They can establish defined standards and expectations for ideal job applicants for each job vacancy, take proactive steps to integrate new employees into the company with onboarding strategies and stay ahead of the latest trends n recruiting. Also, they should utilize different recruitment software to see which one is the best fit for the organization and its needs.

Companies that place a high value on recruitment are the most successful when it comes to attracting quality talent. Devoting the time and resources to the recruitment process will result in A-level talent that the company will benefit from in the long-term.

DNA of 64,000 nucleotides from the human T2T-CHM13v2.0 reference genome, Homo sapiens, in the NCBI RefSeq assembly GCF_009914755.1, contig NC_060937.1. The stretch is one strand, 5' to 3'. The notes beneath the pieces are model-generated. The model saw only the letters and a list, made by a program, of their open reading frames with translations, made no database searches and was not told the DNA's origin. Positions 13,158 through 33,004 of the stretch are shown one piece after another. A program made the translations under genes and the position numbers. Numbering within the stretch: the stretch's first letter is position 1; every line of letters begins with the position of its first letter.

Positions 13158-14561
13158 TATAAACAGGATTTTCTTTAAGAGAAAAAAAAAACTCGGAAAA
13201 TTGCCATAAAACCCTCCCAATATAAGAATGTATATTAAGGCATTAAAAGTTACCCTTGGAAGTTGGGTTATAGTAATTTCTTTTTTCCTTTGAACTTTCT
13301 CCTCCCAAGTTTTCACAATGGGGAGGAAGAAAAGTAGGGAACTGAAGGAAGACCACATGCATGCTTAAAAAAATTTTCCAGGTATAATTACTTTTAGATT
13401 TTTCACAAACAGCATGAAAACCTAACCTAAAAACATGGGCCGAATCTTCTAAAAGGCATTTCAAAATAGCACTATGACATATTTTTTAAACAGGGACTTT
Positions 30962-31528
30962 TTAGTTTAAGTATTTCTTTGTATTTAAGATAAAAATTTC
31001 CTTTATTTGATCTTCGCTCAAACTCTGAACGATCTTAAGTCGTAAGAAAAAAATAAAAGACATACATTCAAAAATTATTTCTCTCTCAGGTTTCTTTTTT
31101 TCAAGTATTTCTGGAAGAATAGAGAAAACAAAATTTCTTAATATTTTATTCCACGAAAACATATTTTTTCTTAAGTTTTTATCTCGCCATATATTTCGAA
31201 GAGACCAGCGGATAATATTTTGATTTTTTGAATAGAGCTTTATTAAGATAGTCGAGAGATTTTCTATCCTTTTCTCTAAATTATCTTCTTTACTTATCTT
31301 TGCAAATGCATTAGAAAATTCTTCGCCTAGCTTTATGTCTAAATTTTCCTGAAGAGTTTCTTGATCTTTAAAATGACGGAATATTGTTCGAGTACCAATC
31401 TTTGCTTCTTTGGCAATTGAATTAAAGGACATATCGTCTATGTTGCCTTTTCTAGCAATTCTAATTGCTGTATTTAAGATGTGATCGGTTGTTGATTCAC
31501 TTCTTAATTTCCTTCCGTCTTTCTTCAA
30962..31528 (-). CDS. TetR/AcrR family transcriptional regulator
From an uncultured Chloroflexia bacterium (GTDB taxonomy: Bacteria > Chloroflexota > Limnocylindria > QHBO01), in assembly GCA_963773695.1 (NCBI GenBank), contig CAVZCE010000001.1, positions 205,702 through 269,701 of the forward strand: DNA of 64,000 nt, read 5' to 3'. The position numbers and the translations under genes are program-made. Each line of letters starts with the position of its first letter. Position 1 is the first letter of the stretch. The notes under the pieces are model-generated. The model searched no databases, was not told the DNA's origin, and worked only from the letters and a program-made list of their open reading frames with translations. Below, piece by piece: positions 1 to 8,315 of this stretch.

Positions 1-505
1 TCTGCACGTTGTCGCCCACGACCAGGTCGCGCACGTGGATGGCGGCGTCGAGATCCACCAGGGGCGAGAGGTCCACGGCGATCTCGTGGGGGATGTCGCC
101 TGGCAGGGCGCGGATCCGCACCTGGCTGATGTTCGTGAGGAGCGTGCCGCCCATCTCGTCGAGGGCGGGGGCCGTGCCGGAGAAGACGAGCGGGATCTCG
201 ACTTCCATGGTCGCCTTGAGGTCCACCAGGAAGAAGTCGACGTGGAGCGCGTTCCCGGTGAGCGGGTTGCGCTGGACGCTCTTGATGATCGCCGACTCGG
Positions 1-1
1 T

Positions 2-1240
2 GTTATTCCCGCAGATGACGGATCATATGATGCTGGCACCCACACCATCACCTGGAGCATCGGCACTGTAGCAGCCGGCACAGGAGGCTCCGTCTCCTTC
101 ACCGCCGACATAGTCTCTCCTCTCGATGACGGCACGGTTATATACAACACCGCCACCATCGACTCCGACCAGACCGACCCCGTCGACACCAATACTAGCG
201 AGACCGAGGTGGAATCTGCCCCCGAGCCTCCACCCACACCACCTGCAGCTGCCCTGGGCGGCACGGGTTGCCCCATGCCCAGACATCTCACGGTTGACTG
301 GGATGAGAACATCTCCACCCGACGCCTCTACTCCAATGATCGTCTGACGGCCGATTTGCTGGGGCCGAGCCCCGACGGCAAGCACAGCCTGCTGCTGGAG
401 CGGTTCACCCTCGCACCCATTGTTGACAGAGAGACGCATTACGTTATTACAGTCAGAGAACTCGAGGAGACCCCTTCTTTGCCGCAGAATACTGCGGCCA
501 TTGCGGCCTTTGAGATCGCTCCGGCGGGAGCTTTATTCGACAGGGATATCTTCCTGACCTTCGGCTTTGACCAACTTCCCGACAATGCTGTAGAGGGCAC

Difference between Recruiter and HR Professional

Let's now explore what is the difference between recruiter and HR.

Although recruitment is essentially a task that’s suited for an organization’s HR department, many companies hire third-party recruiters to handle this vital aspect. HR professionals aren’t necessarily recruiters. In reality, a recruiter is someone who works in HR or with HR (if it’s an outside company or person). Here are a few differences between HR professionals and recruiters:

  1. HR creates the job requisite

A company’s HR department will put out a requisite for a new job once they’ve been alerted from the department manager. They’ll then create a job role and assign it to a recruiter. They’ll give the recruiter the job description, the necessary hard and soft skills needed for the position and any other useful information the recruiter will need to find the suitable candidate for the position.